Cost and Promise: denial

The Scene Changes. “Then Jesus said to his disciples” With these words the scene moves from the personal debate with Peter to a general pronouncement about discipleship, the first part of it echoing what Jesus has already said to his disciples in 10:38–39: “whoever does not take up his cross and follow after me is not worthy of me. Whoever finds his life will lose it, and whoever loses his life for my sake will find it.” The disciples first reaction was not the softened “self-denial” or “take up one’s burden.” They understood the cross as the sign of Roman torture and death: “Whoever wishes to come after me must deny himself, take up his cross, and follow me.” (16:24) Continue reading

Cost and Promise: suffering

The Suffering Messiah. “You are thinking not as God does, but as human beings do” (v.23) neatly summarizes the nature of the problem. The way the disciples react to the idea of messianic suffering and “defeat” shows that this concept of Messiah is going to be very hard to get across. Here, as elsewhere, the mention of resurrection on the third day gets lost. It is apparently so overshadowed by the suffering and death which precedes it that resurrection seems to pass unnoticed. Continue reading

Cost and Promise: context

Matthew 16:21–27 21 From that time on, Jesus began to show his disciples that he must go to Jerusalem and suffer greatly from the elders, the chief priests, and the scribes, and be killed and on the third day be raised. 22 Then Peter took him aside and began to rebuke him, “God forbid, Lord! No such thing shall ever happen to you.” 23 He turned and said to Peter, “Get behind me, Satan! You are an obstacle to me. You are thinking not as God does, but as human beings do.”

24 Then Jesus said to his disciples, “Whoever wishes to come after me must deny himself, take up his cross, and follow me. 25 For whoever wishes to save his life will lose it, but whoever loses his life for my sake will find it. 26 What profit would there be for one to gain the whole world and forfeit his life? Or what can one give in exchange for his life? 27 For the Son of Man will come with his angels in his Father’s glory, and then he will repay everyone according to his conduct. 28 Amen, I say to you, there are some standing here who will not taste death until they see the Son of Man coming in his kingdom.” Continue reading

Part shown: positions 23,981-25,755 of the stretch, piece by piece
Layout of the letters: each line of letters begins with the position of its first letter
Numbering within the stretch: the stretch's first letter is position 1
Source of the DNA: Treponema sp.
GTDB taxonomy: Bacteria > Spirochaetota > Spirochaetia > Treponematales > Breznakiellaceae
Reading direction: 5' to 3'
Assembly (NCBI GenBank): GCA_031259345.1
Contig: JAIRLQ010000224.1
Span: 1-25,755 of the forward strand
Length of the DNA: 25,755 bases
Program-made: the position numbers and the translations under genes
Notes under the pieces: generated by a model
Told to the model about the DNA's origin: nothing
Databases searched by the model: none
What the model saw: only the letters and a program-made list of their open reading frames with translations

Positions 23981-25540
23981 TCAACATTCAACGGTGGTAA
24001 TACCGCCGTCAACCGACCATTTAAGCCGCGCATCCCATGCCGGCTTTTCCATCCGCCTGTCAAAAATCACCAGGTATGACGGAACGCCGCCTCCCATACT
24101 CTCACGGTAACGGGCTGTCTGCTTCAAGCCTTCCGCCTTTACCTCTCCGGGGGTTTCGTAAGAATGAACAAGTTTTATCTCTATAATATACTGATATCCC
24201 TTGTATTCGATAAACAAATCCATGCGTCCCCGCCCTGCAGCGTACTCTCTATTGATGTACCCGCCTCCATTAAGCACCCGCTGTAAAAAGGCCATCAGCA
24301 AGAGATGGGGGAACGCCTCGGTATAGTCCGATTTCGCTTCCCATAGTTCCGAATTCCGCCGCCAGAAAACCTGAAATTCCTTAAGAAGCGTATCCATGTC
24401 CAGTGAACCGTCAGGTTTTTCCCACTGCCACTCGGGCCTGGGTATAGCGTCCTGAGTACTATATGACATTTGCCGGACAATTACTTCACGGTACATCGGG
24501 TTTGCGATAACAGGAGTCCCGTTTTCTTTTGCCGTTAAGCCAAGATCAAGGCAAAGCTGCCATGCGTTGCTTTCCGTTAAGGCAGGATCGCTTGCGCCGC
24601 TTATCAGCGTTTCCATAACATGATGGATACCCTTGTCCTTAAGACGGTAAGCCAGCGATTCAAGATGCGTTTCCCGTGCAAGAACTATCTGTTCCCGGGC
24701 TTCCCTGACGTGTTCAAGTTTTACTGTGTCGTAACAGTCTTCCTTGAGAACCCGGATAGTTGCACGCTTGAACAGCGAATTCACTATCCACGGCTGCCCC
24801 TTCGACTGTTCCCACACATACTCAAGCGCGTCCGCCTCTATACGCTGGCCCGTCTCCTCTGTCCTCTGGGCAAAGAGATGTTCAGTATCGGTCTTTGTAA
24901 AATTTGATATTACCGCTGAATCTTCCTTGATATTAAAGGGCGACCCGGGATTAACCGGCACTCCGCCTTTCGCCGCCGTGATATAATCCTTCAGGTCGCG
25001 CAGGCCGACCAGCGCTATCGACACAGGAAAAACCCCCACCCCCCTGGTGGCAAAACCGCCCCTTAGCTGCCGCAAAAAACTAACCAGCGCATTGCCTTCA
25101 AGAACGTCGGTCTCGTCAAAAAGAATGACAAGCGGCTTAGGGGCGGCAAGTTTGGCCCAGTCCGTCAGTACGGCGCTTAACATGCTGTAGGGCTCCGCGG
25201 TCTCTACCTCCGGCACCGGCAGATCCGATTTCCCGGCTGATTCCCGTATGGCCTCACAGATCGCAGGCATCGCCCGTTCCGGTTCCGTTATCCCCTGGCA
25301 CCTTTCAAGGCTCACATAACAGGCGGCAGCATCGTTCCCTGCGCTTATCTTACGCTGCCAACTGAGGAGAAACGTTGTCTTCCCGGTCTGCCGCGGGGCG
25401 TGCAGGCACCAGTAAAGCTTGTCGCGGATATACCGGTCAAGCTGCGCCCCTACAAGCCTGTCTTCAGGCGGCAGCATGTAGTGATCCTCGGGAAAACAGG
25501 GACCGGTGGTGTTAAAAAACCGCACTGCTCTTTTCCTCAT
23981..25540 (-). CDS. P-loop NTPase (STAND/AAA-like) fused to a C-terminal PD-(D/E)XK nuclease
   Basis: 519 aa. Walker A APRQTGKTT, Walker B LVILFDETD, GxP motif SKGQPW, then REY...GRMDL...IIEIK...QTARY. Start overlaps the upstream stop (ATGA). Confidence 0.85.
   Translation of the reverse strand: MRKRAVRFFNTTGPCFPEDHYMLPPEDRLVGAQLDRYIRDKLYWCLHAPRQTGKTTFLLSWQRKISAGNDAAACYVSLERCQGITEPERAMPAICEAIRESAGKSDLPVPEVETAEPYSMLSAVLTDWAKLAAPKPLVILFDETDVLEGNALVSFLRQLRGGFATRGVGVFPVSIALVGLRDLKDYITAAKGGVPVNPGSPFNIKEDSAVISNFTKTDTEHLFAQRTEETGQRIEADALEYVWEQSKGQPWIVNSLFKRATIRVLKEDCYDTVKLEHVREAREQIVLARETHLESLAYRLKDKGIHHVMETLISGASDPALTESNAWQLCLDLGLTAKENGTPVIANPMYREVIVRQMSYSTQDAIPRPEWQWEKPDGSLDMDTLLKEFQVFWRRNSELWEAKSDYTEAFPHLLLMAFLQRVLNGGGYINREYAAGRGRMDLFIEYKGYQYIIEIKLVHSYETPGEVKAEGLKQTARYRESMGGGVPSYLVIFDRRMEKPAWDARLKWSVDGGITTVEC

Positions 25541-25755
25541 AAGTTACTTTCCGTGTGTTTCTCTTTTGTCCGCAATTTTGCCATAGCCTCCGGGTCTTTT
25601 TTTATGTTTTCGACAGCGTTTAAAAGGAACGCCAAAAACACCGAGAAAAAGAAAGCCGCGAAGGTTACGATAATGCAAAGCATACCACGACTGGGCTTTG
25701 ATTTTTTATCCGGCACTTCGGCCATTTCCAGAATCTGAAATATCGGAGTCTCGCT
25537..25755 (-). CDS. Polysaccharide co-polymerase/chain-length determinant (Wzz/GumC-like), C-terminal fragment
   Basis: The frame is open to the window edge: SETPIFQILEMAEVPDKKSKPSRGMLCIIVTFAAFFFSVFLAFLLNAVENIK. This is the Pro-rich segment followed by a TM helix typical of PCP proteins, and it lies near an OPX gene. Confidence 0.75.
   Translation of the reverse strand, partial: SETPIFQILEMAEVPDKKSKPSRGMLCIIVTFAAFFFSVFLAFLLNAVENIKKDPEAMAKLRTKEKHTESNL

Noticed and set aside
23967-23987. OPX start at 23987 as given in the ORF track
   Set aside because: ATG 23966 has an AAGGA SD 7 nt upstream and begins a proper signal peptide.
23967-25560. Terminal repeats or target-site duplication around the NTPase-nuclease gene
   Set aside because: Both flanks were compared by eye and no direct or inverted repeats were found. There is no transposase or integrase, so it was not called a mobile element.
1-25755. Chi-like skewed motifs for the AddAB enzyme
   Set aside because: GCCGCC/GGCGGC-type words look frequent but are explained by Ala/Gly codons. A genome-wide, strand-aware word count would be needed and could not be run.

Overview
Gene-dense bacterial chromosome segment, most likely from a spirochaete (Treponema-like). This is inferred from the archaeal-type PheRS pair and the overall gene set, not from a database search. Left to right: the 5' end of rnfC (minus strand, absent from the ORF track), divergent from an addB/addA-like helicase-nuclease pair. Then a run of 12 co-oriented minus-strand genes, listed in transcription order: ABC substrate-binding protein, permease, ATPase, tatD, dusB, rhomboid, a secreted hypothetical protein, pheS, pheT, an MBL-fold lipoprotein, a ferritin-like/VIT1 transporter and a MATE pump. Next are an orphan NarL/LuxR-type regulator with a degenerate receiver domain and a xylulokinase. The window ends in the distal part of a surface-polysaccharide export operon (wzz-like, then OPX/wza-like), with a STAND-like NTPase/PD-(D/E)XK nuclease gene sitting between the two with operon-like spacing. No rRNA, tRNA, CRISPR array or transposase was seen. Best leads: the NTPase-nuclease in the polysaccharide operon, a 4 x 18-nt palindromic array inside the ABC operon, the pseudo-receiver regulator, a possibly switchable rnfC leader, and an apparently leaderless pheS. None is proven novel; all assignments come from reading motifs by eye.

This is our faith

There are weeks that are so marvelous that you want to relive them, hold them and keep them ever safe. I hope your summer had one of those weeks. A family reunion, a vacation, a solar eclipse in totality, evenings at the coast watching sunsets, the week when the all-grown-up kids were home, time with the grandchildren – a week that was by any measure, “a keeper.” Continue reading

What they need to know

Last week, it seemed that daily we were updating the Prayers of the Faithful for our weekend Masses as each day brought news which called out for prayer. It was the last change that was, for me, the most heart wrenching. It was a call from a close friend, struggling through the tears to tell me that her teenage daughter had unexpectedly passed away. I had known the young woman since grade-school age. She was bright, beautiful, and beyond charming. I was devastated – and so I cannot begin to imagine what her parents and sister are experiencing. Continue reading

Confession: upon the rock